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University Gazette

The University of North Carolina at Chapel Hill

Seven chosen to receive distinguished professorships

W.R. Kenan Jr. Professors

Michael Emch, professor and chair of the Department of Geography, is a health geographer. He is also professor of epidemiology and a fellow of the Carolina Population Center. He has published widely in the subfield of disease ecology, mostly on infectious diseases of the developing world. He directs the Spatial Health Research Group.  He is also a member of the UNC Infectious Diseases, Epidemiology and Ecology Lab. Many of the courses he teaches are about spatial components of health and disease.  Emch is an associate editor of Health & Place and an advisory editor of Social Science and Medicine.

Mark Zylka, director of the UNC Neuroscience Center and professor of cell biology and physiology, in the UNC School of Medicine, is the principal investigator of a vibrant and highly competitive research laboratory. One focus is the identification and study of novel molecules and signaling pathways for the treatment of chronic pain. His lab has made several key discoveries – including the identification of the enzymes that generate adenosine, which reduces pain – that have garnered national and international recognition. Another important focus for Zylka’s research has been autism. He is using genome-wide approaches to study transcriptional regulators linked to autism and to identify environmental risk factors for autism.

Kenan Professors

Ruth Anderson, professor and social gerontologist with expertise in care systems and trajectories of chronic illness and care outcomes for older adults, is the School of Nursing’s associate dean for research. She is nationally distinguished as a former recipient of the National Institute of Nursing Research Path Paver Award, a Nurse Researcher Hall of Fame member and one of “100 Nursing Professors to Watch.” Her extensive body of scholarship is seen in Geriatric Nursing, Implementation Science, Nursing Research and Qualitative Health Research and other peer-reviewed journals. She is in her 13th consecutive year of NIH funding.

Jacqueline Hagan, professor in the Department of Sociology, has as her central research area international migration, with a
special focus on undocumented and transit migration in the U.S.-Latin America migratory system. Within this broad interdisciplinary area, she has conducted high impact research on gender and migration, race and ethnic relations, migration and international labor markets, religion and migration and immigration policy effects. She is one of the world’s leading scholars on processes of U.S. immigration and their consequences, for which recent events have made her a much sought-after policy expert and commentator on immigration bans and deportation.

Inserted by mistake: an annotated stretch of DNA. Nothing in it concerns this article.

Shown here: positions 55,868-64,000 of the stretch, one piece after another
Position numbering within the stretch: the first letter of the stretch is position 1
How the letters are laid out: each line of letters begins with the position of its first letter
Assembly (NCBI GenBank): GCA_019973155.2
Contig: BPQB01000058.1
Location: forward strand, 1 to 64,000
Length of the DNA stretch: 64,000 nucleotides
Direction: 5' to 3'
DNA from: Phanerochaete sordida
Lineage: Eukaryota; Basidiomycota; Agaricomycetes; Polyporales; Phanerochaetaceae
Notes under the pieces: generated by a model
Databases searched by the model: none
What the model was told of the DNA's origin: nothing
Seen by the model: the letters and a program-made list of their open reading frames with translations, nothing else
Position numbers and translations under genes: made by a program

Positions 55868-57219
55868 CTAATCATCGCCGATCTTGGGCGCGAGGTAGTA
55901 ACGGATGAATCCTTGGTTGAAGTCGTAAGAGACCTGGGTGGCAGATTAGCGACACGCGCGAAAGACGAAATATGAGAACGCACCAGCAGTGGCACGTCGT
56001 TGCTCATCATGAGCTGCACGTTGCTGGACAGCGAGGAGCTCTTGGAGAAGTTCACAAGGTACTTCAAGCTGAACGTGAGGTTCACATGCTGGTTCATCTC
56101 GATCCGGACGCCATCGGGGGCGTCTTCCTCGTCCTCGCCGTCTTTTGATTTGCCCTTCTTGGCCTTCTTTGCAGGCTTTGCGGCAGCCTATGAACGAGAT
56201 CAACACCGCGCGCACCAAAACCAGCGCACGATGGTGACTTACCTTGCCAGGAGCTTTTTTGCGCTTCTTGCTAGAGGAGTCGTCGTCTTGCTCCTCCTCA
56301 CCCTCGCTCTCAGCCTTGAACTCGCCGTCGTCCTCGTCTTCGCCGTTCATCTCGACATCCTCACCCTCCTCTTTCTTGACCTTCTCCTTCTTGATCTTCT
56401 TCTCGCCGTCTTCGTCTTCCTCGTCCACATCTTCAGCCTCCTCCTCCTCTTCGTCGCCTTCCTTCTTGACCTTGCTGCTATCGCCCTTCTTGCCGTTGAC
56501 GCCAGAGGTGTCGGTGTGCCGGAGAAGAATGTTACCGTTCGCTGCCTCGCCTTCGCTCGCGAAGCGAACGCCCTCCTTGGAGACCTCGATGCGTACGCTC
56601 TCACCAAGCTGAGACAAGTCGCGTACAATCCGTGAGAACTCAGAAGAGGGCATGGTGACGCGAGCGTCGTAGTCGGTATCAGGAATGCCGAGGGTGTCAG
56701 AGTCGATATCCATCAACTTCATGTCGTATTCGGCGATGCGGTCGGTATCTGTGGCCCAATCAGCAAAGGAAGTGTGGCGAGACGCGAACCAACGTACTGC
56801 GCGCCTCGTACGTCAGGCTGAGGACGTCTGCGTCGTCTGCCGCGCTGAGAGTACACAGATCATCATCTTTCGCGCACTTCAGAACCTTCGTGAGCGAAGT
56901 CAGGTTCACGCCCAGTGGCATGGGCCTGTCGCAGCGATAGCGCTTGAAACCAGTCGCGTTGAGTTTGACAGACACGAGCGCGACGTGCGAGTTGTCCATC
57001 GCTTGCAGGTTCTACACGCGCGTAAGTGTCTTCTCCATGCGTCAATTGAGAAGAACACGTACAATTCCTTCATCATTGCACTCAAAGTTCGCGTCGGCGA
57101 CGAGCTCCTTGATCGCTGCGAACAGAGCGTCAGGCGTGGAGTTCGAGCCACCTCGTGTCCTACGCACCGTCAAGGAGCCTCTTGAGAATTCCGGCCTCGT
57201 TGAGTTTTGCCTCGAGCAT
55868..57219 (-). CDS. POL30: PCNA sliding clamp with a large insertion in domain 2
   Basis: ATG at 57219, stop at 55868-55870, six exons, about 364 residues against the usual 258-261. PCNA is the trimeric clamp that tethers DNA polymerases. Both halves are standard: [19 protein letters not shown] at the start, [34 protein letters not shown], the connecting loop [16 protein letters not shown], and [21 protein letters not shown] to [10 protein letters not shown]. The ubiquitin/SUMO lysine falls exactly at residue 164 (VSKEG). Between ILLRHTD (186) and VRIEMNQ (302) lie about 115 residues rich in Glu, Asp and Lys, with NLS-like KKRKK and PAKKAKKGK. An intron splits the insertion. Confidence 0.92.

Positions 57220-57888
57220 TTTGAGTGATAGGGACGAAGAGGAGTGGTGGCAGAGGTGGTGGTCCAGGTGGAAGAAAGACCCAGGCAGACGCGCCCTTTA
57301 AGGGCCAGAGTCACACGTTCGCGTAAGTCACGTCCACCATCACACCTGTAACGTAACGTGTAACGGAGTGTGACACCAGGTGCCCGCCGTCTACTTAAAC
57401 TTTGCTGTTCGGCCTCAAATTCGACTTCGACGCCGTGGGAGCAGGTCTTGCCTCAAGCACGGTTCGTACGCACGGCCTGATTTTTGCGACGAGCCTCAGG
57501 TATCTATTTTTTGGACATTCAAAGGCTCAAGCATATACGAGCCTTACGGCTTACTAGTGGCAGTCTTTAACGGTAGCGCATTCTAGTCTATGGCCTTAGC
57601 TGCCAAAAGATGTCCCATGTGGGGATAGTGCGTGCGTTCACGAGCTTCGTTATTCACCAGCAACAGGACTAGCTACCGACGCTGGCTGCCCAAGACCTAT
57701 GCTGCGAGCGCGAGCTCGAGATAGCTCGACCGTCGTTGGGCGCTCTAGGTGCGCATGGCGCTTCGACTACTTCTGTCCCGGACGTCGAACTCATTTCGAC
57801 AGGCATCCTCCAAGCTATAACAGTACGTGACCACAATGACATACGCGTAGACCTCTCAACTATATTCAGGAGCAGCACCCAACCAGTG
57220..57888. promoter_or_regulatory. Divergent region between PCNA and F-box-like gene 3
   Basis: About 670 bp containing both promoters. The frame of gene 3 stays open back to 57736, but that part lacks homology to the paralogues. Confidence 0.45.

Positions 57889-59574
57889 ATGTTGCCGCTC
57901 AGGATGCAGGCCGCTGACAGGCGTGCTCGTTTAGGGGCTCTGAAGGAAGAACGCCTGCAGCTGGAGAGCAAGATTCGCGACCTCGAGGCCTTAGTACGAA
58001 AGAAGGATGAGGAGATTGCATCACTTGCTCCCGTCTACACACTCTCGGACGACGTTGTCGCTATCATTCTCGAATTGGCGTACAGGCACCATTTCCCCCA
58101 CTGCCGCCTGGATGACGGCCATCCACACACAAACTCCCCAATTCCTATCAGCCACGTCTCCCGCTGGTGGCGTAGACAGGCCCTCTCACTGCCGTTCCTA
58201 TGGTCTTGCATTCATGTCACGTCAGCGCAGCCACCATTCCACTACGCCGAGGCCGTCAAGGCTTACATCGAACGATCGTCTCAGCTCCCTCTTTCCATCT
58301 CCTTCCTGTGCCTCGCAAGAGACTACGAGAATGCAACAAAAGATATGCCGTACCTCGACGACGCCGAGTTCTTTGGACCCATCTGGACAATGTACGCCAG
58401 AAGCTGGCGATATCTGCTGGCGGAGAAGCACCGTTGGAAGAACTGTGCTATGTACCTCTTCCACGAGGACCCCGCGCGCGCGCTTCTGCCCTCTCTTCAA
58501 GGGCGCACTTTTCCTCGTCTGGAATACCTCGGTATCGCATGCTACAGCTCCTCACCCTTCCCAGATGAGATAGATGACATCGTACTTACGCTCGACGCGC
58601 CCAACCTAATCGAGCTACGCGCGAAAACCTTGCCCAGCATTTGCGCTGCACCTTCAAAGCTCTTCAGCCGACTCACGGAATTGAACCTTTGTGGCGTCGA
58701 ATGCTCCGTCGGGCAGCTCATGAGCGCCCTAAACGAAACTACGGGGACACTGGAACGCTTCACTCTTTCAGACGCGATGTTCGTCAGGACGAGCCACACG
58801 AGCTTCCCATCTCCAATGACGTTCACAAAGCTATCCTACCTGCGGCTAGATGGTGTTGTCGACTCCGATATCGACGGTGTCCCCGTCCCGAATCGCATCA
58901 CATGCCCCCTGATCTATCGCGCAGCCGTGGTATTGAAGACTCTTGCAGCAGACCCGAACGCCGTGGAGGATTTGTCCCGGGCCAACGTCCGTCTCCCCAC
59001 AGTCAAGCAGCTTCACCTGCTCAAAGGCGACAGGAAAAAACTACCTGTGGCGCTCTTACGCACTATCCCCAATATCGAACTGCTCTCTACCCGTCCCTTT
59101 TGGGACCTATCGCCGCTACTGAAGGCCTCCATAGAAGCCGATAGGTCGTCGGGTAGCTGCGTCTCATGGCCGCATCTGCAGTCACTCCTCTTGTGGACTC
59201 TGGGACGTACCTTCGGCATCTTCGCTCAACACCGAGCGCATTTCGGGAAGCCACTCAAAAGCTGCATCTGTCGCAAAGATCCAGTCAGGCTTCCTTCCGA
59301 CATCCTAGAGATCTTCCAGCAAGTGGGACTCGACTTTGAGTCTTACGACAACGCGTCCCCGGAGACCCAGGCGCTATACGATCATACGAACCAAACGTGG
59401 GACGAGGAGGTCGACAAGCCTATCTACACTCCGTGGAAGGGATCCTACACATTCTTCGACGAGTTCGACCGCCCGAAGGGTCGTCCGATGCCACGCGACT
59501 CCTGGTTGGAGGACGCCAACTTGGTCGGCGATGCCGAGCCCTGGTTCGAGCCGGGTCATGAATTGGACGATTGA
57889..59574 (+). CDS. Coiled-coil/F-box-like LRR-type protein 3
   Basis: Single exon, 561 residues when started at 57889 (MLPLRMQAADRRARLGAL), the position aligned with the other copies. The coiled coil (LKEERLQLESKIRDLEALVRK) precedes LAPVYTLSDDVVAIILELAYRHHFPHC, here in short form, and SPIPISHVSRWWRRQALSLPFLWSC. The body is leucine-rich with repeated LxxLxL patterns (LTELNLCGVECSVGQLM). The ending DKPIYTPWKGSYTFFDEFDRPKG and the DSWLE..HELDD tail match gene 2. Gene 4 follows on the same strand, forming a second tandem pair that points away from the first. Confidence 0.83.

Fabian Monrose, professor in the Department of Computer Science, is a computer security researcher extraordinaire. He is an internationally recognized leader in the field and known for the unusual creativity in, and interdisciplinary approach to, his research. He has become a “go to” authority for federal policy makers and federal cyber-crime investigators, and his work has influenced how products such as Skype are designed. He is an award-winning researcher and teacher, inventor and entrepreneur. Moreover, as a member of an underrepresented minority, he gives back to his community of origin through educational outreach and mentoring of junior scholars. In his spare time, he works with the UNC-Chapel Hill ITS security group to help protect the campus’ networks from newly emerging threats and attacks.

Alumni Professor

Robert Babcock, professor in the Department of Classics, is a scholar of medieval literary and intellectual culture. His particular area of expertise lies in medieval Latin, the transmission of classical texts and learning in the Middle Ages and Latin palaeography, the study of medieval manuscripts. As a scholar, he has an outstanding international reputation, and as a teacher and mentor, he plays a vital role both in the department and in the interdepartmental program in Medieval and Early Modern Studies.

Burton Craige Distinguished Professor

Lissa Broome, director of the School of Law’s Center for Banking and Finance, serves as faculty adviser to the North Carolina Banking Institute Journal. She also heads the school’s Director Diversity Initiative, which works to increase gender, racial and ethnic diversity on the boards of directors of publicly traded corporations in North Carolina and throughout the United States. She joined the Carolina faculty in 1984 and is a member of the North Carolina bar. Her teaching interests include commercial law and banking law.